The position of the elderly is different. The only point in the wording of the Motion with which I might have taken issue is that it refers to "join the workforce". I believe that it should be to join and rejoin the workforce. In many cases someone who has given up work to have a child or care for an elderly relative may wish to go back to work. They may need to go back to work to earn an income.

With regard to the elderly, I came across an interesting case a few weeks ago. It relates to a neighbour of mine aged 90. She lives on her own and copes marvellously well. She could just as easily have a daughter with her or someone who wanted to go back to work. To maintain herself alone during the day, she needs easy access to a telephone so that people can telephone her and she can telephone out. Her one difficulty is mobility. If the telephone rings, she takes a long time to walk to the telephone, and by the time she gets to it the person may have given up ringing.

I telephoned British Telecom to ask what could be done. Before I telephoned, my neighbour had telephoned. She told me that she could not get anywhere at all. I then suggested to a friend of mine that she telephoned British Telecom. She did not get anywhere. Being an Australian and rather disbelieving, I said that there must be an answer and that they must be getting on to the wrong department. I went through everyone at British Telecom. Its staff will run round and fit anything one wants, if one knows what one wants. I asked whether they had anyone who could act as an adviser t o an elderly or disabled person who could assess the situation of the 90 year-old lady in order to see what should be done. I was told that there was no one. I said that I could not believe that. I know that the gas and electricity authorities have special advisers who will visit and show one what to do and what to fit in order to make life easier if one is disabled, ill or unable to reach things.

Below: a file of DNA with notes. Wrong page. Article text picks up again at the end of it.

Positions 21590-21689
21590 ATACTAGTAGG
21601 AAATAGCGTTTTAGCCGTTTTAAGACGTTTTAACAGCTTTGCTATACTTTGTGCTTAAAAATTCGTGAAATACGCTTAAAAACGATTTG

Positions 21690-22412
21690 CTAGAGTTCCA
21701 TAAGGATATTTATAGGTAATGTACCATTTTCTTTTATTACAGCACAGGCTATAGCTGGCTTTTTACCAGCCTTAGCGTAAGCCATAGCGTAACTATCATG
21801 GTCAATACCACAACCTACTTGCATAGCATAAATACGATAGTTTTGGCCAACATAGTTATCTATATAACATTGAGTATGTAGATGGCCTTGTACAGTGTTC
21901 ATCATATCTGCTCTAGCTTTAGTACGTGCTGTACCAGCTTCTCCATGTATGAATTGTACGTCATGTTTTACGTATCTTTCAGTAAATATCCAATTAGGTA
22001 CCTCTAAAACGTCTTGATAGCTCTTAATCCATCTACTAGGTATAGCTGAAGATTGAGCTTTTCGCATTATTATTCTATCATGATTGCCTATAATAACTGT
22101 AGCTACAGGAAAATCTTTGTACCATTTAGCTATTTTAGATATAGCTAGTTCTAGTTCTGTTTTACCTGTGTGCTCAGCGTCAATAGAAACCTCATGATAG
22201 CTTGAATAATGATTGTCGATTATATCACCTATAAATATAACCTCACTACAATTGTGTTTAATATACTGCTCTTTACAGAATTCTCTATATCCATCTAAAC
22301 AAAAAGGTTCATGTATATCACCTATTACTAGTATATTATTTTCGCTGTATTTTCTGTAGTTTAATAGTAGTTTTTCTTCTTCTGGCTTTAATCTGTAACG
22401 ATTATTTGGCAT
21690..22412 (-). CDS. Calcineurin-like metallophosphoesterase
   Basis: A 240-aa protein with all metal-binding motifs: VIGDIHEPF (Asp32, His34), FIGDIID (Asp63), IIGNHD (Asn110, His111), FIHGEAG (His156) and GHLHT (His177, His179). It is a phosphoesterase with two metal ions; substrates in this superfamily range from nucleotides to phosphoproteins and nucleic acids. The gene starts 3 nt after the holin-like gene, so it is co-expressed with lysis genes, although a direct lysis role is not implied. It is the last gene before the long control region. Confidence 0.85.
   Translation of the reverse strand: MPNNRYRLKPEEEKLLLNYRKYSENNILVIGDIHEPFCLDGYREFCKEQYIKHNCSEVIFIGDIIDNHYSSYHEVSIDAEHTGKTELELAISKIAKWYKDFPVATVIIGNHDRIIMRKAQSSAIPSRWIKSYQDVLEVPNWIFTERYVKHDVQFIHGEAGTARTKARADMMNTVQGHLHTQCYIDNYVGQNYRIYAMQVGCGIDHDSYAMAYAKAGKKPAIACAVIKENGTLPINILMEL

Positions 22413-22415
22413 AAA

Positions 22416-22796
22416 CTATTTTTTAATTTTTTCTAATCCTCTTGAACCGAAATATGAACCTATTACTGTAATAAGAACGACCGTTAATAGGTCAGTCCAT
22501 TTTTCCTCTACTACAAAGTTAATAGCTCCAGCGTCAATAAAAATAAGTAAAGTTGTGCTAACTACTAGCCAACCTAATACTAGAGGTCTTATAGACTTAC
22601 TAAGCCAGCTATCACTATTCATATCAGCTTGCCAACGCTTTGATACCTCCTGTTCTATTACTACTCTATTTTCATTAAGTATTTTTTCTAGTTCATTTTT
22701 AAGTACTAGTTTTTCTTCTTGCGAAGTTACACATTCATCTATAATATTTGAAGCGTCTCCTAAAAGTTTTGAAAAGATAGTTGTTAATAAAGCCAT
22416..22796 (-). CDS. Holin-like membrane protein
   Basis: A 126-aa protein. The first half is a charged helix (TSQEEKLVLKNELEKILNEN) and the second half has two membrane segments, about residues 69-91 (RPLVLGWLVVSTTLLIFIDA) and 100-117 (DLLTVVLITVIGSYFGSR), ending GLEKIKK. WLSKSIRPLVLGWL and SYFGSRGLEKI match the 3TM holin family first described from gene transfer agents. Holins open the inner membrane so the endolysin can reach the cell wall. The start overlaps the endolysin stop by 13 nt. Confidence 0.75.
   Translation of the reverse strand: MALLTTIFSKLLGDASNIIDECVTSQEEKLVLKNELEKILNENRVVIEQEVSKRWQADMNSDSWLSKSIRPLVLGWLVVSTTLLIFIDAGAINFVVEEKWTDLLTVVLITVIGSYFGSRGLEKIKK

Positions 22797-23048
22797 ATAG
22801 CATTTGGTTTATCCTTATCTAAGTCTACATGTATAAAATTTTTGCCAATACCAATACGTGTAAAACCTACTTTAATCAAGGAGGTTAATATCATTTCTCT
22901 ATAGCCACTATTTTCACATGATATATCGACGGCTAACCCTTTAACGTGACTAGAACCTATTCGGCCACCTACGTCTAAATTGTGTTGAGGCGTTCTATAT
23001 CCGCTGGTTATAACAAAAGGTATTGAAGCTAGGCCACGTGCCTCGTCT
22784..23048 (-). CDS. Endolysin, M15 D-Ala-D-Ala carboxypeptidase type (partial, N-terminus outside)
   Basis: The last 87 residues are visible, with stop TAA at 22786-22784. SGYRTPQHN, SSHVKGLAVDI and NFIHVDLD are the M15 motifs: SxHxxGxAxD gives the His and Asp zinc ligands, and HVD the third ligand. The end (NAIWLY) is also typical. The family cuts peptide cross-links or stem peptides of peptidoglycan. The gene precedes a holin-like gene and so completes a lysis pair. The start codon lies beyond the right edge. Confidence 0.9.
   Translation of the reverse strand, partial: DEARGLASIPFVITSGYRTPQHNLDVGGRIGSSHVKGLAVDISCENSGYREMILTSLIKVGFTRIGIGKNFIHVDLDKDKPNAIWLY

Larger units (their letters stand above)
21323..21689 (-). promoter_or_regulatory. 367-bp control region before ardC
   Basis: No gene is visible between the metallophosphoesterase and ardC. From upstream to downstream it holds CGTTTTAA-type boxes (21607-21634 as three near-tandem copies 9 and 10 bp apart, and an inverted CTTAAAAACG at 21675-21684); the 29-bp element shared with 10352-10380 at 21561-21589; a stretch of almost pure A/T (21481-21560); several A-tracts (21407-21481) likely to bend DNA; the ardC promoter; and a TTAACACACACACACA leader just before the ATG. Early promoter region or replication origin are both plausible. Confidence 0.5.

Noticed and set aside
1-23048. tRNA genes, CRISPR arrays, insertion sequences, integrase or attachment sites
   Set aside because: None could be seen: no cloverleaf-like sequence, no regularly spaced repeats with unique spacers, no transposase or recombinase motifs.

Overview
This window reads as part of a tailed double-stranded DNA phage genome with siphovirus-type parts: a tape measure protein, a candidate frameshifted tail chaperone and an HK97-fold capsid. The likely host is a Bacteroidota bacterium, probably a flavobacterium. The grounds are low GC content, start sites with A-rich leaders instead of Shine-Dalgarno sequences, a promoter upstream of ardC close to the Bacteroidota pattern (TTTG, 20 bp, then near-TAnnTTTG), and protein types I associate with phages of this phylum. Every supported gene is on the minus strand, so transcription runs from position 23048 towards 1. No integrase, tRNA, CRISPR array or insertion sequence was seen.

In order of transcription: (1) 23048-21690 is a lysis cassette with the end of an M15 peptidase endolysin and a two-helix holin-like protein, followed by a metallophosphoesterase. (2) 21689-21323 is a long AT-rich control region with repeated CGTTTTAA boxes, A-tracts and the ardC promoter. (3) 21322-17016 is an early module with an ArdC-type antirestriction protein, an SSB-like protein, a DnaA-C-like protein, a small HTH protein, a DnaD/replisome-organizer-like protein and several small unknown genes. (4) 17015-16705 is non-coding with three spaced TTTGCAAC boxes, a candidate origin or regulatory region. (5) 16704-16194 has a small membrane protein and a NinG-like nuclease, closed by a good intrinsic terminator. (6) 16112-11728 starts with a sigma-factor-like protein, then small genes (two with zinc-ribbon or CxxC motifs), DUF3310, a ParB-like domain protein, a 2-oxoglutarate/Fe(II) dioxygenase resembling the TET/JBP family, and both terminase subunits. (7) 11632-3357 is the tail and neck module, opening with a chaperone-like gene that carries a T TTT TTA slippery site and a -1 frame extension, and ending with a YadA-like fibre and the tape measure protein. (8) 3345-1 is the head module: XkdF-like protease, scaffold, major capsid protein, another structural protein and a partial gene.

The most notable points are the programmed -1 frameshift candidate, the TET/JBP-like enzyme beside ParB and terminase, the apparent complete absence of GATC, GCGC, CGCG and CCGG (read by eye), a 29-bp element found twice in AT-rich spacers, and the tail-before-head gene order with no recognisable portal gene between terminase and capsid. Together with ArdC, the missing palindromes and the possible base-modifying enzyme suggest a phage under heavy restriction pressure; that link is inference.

To me it was staggering that there was no assistance with telecommunications, which is perhaps one of the lifelines to people left at home during the day. Anyone leaving an elderly relative who could cope quite well at home might wish to be reassured that they were all right by being able to phone them, or by having them able to phone and say that they were all right. It seemed amazing to me that there was no assistance. I asked who was responsible for that and they said, "Oh, we think you should have your local social services round to do that". The social services are very willing to come; but they are not experts on telecommunications. It seems to me that there is a need for some liaison there. Fortunately, we eventually solved the problem. We found a solution, a way round it. But we had to do it ourselves. It seems wrong to me for it not to be easier for people to obtain advice on the problem.

While on this subject of British Telecom, I feel that the survey carried out about a year ago on women's willingness to take managerial posts was interesting. There was a great reluctance on the part of women. About 35 per cent. said that they would not consider taking on managerial responsibilities because their commitments to child care or for elderly relatives was so great that they could not really afford promotion unless better social facilities and help were available to enable them to combine their commitments at home and at work.

Child minders have been mentioned. I was most interested in what the noble Lady, Lady Kinloss, said about the check that could only be carried out on the properly registered child minders. When I was chairman of the social services committee locally, one of our greatest problems was the illegal child minder who was neither checked nor assessed in any way. No one knew whether or not the safety standards existed. It seems to me that the system whereby the money can only be used if it goes to a child minder who has been checked and approved is very good. I was pleased to hear about it.